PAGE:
Sunday, August 30, 2015

Dyeing Yarn with Easter Egg Pellets

The day after Easter, back in early April, I made an early morning run to my local supermarket to grab up all of the clearance Easter egg dyeing kits (PAAS Color Cups) I could find.  Well, I didn't buy ALL of them but I did pick up 5 different packs.  Why would a Jewish girl want to dye so many eggs?  I don't want to dye eggs, I want to dye yarn!

Now this isn't my first time dyeing yarn with Easter egg pellets.  These pellets are concentrated dye and citric acid and make space dyeing a ton of fun.  I learned in my first experiment that you want to add some vinegar to the dyebath so that the colors will stick to the yarn faster and you will get less overall mixing.  Will 1 T of white vinegar in 8 cups of water be enough of a supplement?  Watch the video to find out!

You know what I just realized I did?  I left the pot uncovered during this dyeing!  This was totally intentional since I was filming continuously through the color expanding process, but I normally cover my pots.  The water level stayed fine so maybe covering isn't so important.  

I get a lot of requests on the ChemKnits YouTube channel to see what I've knit with the yarn I dyed.  Truth be told, I don't often get a chance to knit with the yarn before I upload the video.  Most of the yarn that I've dyed is sitting in my stash waiting for a project.  The same is also true with my handspun yarns.  I just spin and dye yarn faster than I can knit with it.  Maybe someday I'll have to destash some of this yarn... what do you think?

Wednesday, August 26, 2015

My Dream Knitting Studio - My Latest WIP

This summer, Keith, Lucky, Indy and I packed up and moved back to Massachusetts.  This means that once again I had to pick up all of my knitting supplies and they actually had to live in storage for around 6 weeks! (Don't worry, I did bring some knitting with me to tide me over while we were waiting to move into our house.)

The fact that we are now home owners means that my yarn has a permanent home!  I have a new system to organize my yarn and knitting tools and I cannot wait to share it with all of you.  The walls are a cool toned purple that I'm totally in love with.  When we contracted the painters we didn't intend to paint this room, but then saw that it was included in our quote.  I was so excited that I could have a purple room all of my own.

In the room that is entirely dedicated to my craft (and whose closet functions as my dresser), all of my knitting boxes suddenly seem very small.   If something appears to be missing, it is!  Sandry (my Kromski Fantasia Wheel) is currently living in our spare bedroom while we bring boxes in and out of the third floor.  I'd hate for Sandry to get knocked over as we're rearranging things!

The third floor?  My office is really a walk through space connecting the second floor bedrooms to a third floor finished attic.  Therefore this "bedroom" could never actually function as a bedroom because you'd lose access to a whole floor of the house!

I have a huge 4x4 cube (the Ikea piece formally known as Expedit, now redesigned as Kallax) that I can use to store my yarn.  I previously used a TV stand but the doors didn't stay closed and I was quite honestly out of room.  The yarn was also inside my coffee table, inside another cube with Lucky's toys and spread around the house.  Hopefully the bulk of my yarn will live in this unit.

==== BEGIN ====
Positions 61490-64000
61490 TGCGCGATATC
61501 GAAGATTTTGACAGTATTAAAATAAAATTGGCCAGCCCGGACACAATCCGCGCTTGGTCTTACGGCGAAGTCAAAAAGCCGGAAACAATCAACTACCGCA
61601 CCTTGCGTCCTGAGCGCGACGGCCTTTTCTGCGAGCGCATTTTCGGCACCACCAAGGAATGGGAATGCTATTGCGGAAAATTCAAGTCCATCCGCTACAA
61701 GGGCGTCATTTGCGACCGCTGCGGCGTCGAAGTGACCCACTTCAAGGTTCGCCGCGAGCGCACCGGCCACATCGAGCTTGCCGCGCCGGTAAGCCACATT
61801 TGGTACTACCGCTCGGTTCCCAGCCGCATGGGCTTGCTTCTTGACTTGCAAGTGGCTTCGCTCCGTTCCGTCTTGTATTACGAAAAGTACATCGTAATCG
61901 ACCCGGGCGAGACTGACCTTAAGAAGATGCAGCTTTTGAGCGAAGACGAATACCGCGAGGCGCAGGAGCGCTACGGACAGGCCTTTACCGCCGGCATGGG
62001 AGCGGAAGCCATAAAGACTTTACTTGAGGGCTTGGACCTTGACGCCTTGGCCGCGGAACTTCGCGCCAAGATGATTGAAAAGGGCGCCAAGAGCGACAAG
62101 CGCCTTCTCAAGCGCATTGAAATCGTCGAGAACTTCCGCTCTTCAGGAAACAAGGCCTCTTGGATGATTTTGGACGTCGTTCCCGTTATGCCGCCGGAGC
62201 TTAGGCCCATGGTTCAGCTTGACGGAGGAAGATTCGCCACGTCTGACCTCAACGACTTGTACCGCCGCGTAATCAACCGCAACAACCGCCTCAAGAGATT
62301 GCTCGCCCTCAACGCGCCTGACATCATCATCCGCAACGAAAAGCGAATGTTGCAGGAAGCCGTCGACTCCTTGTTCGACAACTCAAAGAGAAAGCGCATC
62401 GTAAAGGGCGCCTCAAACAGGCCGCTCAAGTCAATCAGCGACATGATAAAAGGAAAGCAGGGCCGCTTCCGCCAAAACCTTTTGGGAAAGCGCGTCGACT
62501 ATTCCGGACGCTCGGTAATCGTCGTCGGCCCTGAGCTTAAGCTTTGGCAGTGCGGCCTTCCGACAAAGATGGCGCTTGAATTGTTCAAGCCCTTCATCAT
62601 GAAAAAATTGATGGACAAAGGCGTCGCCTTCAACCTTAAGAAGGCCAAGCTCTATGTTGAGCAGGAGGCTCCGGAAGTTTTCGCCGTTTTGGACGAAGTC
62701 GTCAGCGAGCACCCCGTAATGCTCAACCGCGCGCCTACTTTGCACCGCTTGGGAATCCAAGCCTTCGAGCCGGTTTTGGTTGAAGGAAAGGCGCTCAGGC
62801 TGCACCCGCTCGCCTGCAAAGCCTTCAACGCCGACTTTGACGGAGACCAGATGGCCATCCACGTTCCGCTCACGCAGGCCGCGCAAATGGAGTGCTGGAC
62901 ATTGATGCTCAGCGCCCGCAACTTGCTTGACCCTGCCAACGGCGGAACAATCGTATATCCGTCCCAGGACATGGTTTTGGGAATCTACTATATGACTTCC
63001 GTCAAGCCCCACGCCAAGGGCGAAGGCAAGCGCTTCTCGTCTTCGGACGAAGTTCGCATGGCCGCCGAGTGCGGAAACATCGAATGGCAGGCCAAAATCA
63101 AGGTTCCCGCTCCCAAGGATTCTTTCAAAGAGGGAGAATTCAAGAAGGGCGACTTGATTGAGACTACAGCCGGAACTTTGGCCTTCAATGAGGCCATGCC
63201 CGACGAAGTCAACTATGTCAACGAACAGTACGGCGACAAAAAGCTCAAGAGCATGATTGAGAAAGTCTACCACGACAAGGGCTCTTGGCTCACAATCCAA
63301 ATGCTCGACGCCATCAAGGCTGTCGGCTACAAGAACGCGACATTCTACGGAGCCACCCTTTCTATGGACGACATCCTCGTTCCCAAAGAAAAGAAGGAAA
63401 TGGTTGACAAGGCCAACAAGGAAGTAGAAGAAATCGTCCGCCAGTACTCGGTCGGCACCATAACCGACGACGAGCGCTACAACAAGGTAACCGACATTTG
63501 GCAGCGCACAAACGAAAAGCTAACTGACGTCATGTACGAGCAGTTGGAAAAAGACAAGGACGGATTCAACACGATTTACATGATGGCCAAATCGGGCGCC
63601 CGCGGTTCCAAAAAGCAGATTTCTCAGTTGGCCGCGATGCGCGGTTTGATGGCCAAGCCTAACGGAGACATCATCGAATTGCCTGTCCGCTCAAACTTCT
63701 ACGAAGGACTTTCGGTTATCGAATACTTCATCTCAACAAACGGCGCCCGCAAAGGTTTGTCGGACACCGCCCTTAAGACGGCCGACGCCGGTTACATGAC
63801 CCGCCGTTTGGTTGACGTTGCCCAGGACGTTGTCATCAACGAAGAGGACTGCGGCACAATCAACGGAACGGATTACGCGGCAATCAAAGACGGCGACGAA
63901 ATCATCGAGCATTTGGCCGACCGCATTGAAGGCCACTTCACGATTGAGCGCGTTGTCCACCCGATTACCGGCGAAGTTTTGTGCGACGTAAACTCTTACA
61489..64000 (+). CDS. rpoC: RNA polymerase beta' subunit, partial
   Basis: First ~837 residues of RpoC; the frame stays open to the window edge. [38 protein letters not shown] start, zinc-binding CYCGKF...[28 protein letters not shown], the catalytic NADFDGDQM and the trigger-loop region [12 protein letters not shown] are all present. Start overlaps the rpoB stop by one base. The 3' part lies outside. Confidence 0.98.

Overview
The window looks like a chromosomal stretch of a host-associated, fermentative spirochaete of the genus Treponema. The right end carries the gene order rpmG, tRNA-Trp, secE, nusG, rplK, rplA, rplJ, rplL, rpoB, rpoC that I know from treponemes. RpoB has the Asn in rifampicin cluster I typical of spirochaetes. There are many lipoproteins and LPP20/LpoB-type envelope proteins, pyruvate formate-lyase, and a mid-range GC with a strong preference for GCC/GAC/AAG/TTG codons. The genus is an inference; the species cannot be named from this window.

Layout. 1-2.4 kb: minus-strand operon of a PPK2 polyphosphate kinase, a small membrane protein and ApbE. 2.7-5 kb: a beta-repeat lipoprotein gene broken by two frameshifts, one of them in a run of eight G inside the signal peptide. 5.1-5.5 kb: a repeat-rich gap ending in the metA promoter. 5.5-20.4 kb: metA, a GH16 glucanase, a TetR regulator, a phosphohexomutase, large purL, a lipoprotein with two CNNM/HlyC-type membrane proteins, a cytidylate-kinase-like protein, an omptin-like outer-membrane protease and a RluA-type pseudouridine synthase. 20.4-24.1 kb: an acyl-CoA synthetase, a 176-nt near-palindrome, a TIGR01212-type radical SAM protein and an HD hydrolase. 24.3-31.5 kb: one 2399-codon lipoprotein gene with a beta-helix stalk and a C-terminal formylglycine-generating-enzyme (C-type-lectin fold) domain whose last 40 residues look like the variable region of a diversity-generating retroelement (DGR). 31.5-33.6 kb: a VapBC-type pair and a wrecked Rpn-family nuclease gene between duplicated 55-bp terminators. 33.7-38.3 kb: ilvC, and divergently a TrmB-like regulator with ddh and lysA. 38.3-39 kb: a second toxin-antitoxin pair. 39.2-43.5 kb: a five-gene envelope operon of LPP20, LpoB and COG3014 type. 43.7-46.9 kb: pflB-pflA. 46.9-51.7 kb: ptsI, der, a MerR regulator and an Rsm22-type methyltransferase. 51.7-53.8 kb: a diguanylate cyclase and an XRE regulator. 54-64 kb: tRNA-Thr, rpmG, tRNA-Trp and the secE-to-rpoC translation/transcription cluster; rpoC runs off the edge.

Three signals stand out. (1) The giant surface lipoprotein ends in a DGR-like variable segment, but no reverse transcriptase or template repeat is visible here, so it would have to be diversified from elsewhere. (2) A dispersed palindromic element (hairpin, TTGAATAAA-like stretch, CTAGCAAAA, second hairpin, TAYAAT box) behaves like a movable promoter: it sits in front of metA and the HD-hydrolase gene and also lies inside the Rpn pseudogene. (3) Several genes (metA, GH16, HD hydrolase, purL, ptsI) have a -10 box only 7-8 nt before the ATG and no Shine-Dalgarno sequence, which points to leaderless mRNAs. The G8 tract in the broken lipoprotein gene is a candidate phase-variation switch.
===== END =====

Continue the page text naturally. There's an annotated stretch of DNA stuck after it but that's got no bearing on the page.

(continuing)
The room also features a little writing desk and matching file cabinet.  I haven't ever kept files in this but I might just start now.  I now have a lot of paperwork for all of my ChemKnits business so having it in my studio would be useful.

It was finally time to deal with the boxes.  First to come out of the boxes were my books and knitting magazines.  Really just because they are easy to unpack and I wanted to feel like I'm making some progress.

I took a big sigh as I was looking at my yarn.  I know that I need to open the boxes and start unpacking because there are some projects I really want to start working on.  (It doesn't help that I lost my yarn scale so that was keeping me from progressing on one of the projects I currently had unpacked.  This is the real reason I started unpacking my studio as July drew to a close... I haven't even unpacked my clothes yet!)

I have all of these purple bins left over from when Expedit was my dresser.  It was located in a room with white walls so the colors looked wonderful.  Now in my "Persian Violet #1419" (Benjamin Moore color) studio, the purple bins sort of clash with the cool purple walls.  For now, they will work as I start sorting yarn into different categories.  I hope to have a whole box for KnitPicks Wool of the Andes, one of Palette, one for handspun/handdyed, one for undyed fiber...  well this is just off the top of my head so far.  Deep breath... let's go!

One box of yarn down and oh boy is this going to be harder than I thought.  I've already filled 3 bins entirely (handspun, unspun, and undyed) and I have a whole mess of things that are going to be hard to categorize.  I keep my yarn in plastic bags but they get a little oily after a while (likely from wool lanolin, or from something in a previous move.)  They are slightly sticky and I sort of want to replace the plastic but I'm not sure what makes sense.

Wow, I seriously had three large boxes full of yarn.  I don't know if all of this is going to fit!

I don't think the greasy bag feeling is from the yarn, I think it is from the move and plastic bags being in boxes.  I really want to replace all of these bags.  Ugh.

I had to stop with a mess of yarn all over the floor.  I needed a break and a breather.  I was able to look a bit through my stash enough to figure out what I needed to order to get to my $50 KnitPicks cart.  (Why on earth am I ordering more yarn when I have this stash all over my floor?!?!)

This pile is only going to get bigger...
The room is coming together but I still have a lot of organization to go.  How do you organize your yarn?  Given that this studio is still a huge work in progress I would love input on anything that makes your stash management easier!

Saturday, August 22, 2015

A Search for Crochet iPad and Kindle Covers